Any number of additional tests may be conducted if required under then prevalent rules in India, e.g. if required by the state governments for individuals crossing state borders or testing of individuals with COVID-19 like symptoms and their close contacts.
If players or staff are required to visit hospitals for scans or treatment during the quarantine period, approvals must be sought from the BCCI Chief Medical Officer. Team member and accompanying staff must travel in separate vehicles and wear a full PPE while visiting the hospital. Only essential staff at the hospital will attend to the team members while wearing full PPE and maintaining social distancing at all times.
Temperature monitoring and Tracking device
All participants in IPL will have to undergo daily temperature monitoring recorded either on the wrist band or on the thermal access control readers installed at specific locations within the hotels and stadiums. Individuals who have not completed temperature checks will not be granted access to the stadium and training facilities. BCCI will also provide a tracking device in the form of a wrist band with bluetooth technology which must be worn by individuals at all times, including within the hotel premises.
The tracking devices should not be worn during training, matches, swimming and in the shower. In case an individual returns a positive RT-PCR test result, the tracking device will help trace those individuals who have been in close contact with the case during the previous 48 hours from the time of collection of the sample which resulted in a positive test. The
tracking device, however, will not be used to track the GPS location of individuals.
A look at the eight teams and their squads
Rohit Sharma (Captain), Aditya Tare, Anmolpreet Singh, Anukul Roy, Dhawal Kulkarni, Hardik Pandya, Ishan Kishan, Jasprit Bumrah, Jayant Yadav, Kieron Pollard, Krunal Pandya, Quinton de Kock, Rahul Chahar, Suryakumar Yadav, Chris Lynn, Mohsin Khan, Saurabh Tiwary, Trent Boult, Adam Milne, Nathan Coulter-Nile, Piyush Chawla, James Neeshan, Yudhvir Charak, Marco Jansen, Arjun Tendulkar.
Rishabh Pant (Captain), Shreyas Iyer, Ajinkya Rahane, Amit Mishra, Avesh Khan, Axar Patel, Ishant Sharma, Kagiso Rabada, Prithvi Shaw, Ravichandran Ashwin, Shikhar Dhawan, Lalit Yadav, Marcus Stoinis, Shimron Hetmyer, Chris Woakes, Anrich Nortje, Steve Smith, Umesh Yadav, Ripal Patel, Lukman Hussain Meriwala, M Siddharth, Tom Curran, Sam Billings, Pravin Dubey, Vishnu Vinod.
David Warner (Captain,) Kane Williamson, Manish Pandey, Virat Singh, Priyam Garg, Abdul Samad, Bhuvneshwar Kumar, Khaleel Ahmed, Sandeep Sharma, Siddharth Kaul, T Natarajan, Abhishek Sharma, Shahbaz Nadeem, Jason Roy, Vijay Shankar, Mohammad Nabi, Rashid Khan, Jonny Bairstow, Wriddhiman Saha, Shreevats Goswami, Basil Thampi, Jason Holder, Jagadeesha Suchith, Kedar Yadav, Mujeeb ur Rahman.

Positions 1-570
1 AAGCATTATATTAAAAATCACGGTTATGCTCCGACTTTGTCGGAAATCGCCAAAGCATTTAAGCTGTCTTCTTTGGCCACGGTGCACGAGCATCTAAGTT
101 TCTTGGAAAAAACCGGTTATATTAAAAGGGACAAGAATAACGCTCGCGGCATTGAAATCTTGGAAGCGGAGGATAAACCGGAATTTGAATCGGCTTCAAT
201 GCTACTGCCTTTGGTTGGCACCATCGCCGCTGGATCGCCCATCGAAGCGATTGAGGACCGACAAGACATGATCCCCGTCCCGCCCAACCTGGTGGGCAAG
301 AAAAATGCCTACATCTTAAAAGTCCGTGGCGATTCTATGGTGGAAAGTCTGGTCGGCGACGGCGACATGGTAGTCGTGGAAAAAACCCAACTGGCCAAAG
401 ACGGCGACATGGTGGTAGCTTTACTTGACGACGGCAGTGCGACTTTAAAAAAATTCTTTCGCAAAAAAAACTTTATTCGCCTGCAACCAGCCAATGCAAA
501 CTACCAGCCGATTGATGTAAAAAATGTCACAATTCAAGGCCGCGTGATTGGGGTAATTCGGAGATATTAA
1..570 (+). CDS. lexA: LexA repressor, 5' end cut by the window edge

Royal Challengers Bangalore
Virat Kohli (Captain), AB de Villiers, Yuzvendra Chahal, Devdutt Padikkal, Harshal Patel, Daniel Sams, Washington Sundar, Mohammed Siraj, Navdeep Saini, Adam Zampa, Shahbaz Ahmed, Kane Richardson, Pavan Deshpande, Glenn Maxwell, Sachin Baby, Rajat Patidar, Mohammed Azharuddeen, Kyle Jamieson, Dan Christian, Suyesh Prabhudessai, K.S. Bharat, Finn Allen.
Kolkata Knight Riders
Eoin Morgan (Captain), Dinesh Karthik, Andre Russell, Kamlesh Nagarkoti, Kuldeep Yadav, Lockie Ferguson, Nitish Rana, Prasidh Krishna, Rinku Singh, Sandeep Warrier, Shivam Mavi, Shubman Gill, Sunil Narine, Pat Cummins, Rahul Tripathi, Varun Chakravarthy, Pawan Negi, Tim Seifert, Shakib al Hasan, Sheldon Jackson, Vaibhav Arora, Karun Nair, Harbhajan Singh, Ben Cutting, Venkatesh Iyer.
KL Rahul (Captain), Chris Gayle, Mayank Agarwal, Nicholas Pooran, Mandeep Singh, Sarfaraz Khan, Deepak Hooda, Prabhsimran Singh, Mohammed Shami, Chris Jordan, Darshan Nalkande, Ravi Bishnoi, Murugan Ashwin, Arshdeep Singh, Harpreet Brar, Ishan Porel, Dawid Malan, Jhye Richardson, Shahrukh Khan, Riley Meredith, Moises Henriques, Jalaj Saxena, Utkarsh Singh, Fabian Allen, Saurabh Kumar.
Chennai Super Kings
MS Dhoni (Captain), Suresh Raina, Narayan Jagadeesabn, Ruturaj Gaikwad, KM Asif, Josh Hazlewood, Karn Sharma, Ambati Rayudu, Deepak Chahar, Faf du Plessis, Shardul Thakur, Mitchell Santner, Dwayne Bravo, Lungi Ngidi, Sam Curran, Ravindra Jadeja, Imran Tahir, Robin Uthappa, Moeen Ali, K Gowtham, Cheteshwar Pujara, M.Harisankar Reddy, K.Bhagath Varma, C Hari Nishaanth, R Sai Kishore.
Sanju Samson (Captain), Ben Stokes, Jofra Archer, Jos Buttler, Riyan Parag, Shreyas Gopal, Rahul Tewatia, Mahipal Lomror, Kartik Tyagi, Andrew Tye, Jaydev Unadkat, Mayank Markande, Yashasvi Jaiswal, Anuj Rawat, David Miller, Manan Vohra, Shivam Dube, Chris Morris, Mustafizur Rahim, Chetan Sakariya, K.C. Cariappa, Liam Livingstone, Kuldip Yadav, Akash Singh.